In the summer of 1775, the British built two warships at St. John, Quebec, on the outlet of Lake Champlain. That fall, the American forces invading Canada captured the ships and added them to their little fleet on the lake. The largest, a 50-foot topsail schooner named the Royal Savage mounting six 6-pounder cannons, four 4-pounders, and twelve 1-pound swivel guns, became the flagship of the fleet. A year later while under the command of Benedict Arnold, the American ships prepared to engage a British fleet in a battle over control of the lake.
At 8 o’Clock on the morning of 11 October 1776, the American fleet of fifteen ships lay hidden in the ¾-mile-wide strait between Valcour Island and the New York shore as the British fleet sailed past on the other side of the island before a north wind. In spite of being out-numbered, out-gunned, and out-classed, Arnold planned to fight and ordered the Royal Savage and three other ships under sail to open the engagement while the remainder of the fleet set themselves in a line across the strait. The four American ships got the attention of the British flotilla and then came about to re-join the rest of their fleet.
The Royal Savage, however, encountered problems. Three months earlier, John Trumbull, artist and son of Connecticut’s governor, made a comment in a letter written from Ticonderoga to his father about the sloop Enterprise that may well have been applicable to the Royal Savage. He precisely described the Royal Savage’s difficulties that morning when he wrote that the Enterprise was, “a most unmanageable thing; it is not possible to beat up against a head wind in her.” Attempting to tack back against a north wind, the inexperienced crew of the Royal Savage missed stays a number of times and could not make much headway. Whether by mismanagement or intention is not known but, around 11 o’Clock, she ran aground on the southwest point of the island and the crew abandoned her. A British boarding party turned the guns on the rest of the American fleet but soon found themselves under considerable fire and abandoned the ship as well.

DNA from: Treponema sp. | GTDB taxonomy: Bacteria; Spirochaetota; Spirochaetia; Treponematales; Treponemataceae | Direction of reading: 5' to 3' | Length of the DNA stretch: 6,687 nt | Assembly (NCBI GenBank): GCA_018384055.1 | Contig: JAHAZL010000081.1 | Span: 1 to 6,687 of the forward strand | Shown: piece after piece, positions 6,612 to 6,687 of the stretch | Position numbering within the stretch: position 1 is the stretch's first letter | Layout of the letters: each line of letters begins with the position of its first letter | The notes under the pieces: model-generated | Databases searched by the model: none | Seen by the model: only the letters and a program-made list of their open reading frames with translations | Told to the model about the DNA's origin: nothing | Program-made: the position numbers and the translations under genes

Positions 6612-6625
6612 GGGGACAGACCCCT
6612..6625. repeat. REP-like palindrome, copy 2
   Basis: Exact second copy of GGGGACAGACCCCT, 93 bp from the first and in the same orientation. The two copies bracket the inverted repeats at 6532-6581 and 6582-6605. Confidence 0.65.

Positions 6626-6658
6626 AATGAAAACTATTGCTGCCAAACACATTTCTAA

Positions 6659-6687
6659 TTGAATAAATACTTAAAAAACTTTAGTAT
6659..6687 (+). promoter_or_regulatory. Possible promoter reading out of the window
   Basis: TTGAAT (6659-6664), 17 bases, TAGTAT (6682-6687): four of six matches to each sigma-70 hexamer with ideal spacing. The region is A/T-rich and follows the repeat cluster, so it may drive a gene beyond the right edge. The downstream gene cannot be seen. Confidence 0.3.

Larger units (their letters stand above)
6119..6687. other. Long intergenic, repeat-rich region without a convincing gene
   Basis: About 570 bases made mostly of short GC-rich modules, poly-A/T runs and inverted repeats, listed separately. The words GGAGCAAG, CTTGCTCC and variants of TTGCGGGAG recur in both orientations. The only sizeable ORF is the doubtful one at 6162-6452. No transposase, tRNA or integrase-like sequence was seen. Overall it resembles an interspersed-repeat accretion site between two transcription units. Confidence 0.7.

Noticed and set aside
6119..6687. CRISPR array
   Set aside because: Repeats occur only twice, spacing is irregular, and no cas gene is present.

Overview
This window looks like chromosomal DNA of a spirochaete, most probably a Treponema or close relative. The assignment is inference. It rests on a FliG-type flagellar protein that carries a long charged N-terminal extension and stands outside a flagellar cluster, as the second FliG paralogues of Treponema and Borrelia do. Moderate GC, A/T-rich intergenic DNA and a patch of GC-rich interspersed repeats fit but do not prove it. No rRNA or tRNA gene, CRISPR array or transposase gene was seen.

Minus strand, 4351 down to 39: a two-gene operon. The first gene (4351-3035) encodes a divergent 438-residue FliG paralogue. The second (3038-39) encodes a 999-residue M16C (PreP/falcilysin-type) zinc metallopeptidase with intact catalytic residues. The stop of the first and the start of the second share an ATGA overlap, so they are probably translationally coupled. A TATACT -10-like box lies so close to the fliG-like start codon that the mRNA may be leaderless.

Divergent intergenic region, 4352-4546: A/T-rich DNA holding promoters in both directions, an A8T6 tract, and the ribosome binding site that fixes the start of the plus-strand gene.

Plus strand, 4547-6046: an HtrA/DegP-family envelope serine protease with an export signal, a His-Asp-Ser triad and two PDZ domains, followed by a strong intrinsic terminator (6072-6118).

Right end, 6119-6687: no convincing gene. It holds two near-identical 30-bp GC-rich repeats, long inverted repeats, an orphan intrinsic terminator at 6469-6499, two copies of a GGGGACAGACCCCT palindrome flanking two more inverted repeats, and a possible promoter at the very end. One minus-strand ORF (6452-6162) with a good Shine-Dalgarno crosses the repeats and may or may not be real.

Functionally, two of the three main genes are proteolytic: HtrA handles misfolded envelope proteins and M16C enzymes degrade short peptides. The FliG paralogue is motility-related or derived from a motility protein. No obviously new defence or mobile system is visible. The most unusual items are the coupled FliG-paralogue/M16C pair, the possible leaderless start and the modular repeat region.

The battle lasted until dark with the American fleet getting the worst of it. Not wanting to give the Americans the opportunity to re-take the Royal Savage, the British set fire to her and, unwittingly, helped the rest of Arnold’s ships escape. The fire lasted all night and provided a magnificent distraction, especially when the ammunition blew up. Add to that eyes unable to quickly adapt to the darkness of a moonless night after staring at the fire and the British never saw the American fleet slipping away close to the New York shore. The next day, the battle moved south but the burned-out hulk of the Royal Savage would sit on the bottom for another 158 years.
In 1917, a young soldier named Lorenzo Hagglund received military training in Plattsburgh, New York, on Lake Champlain. A lover of history, he must have been captivated by stories of the nearby battle and tales of seeing remains of the Royal Savage in the shallow waters just off the island. Following his service in World War I, the ex-officer found work as a marine engineer with a New York salvage corporation and eventually became a manager for a subsidiary company. Over the years, he gained considerable experience diving which would serve him well in Lake Champlain.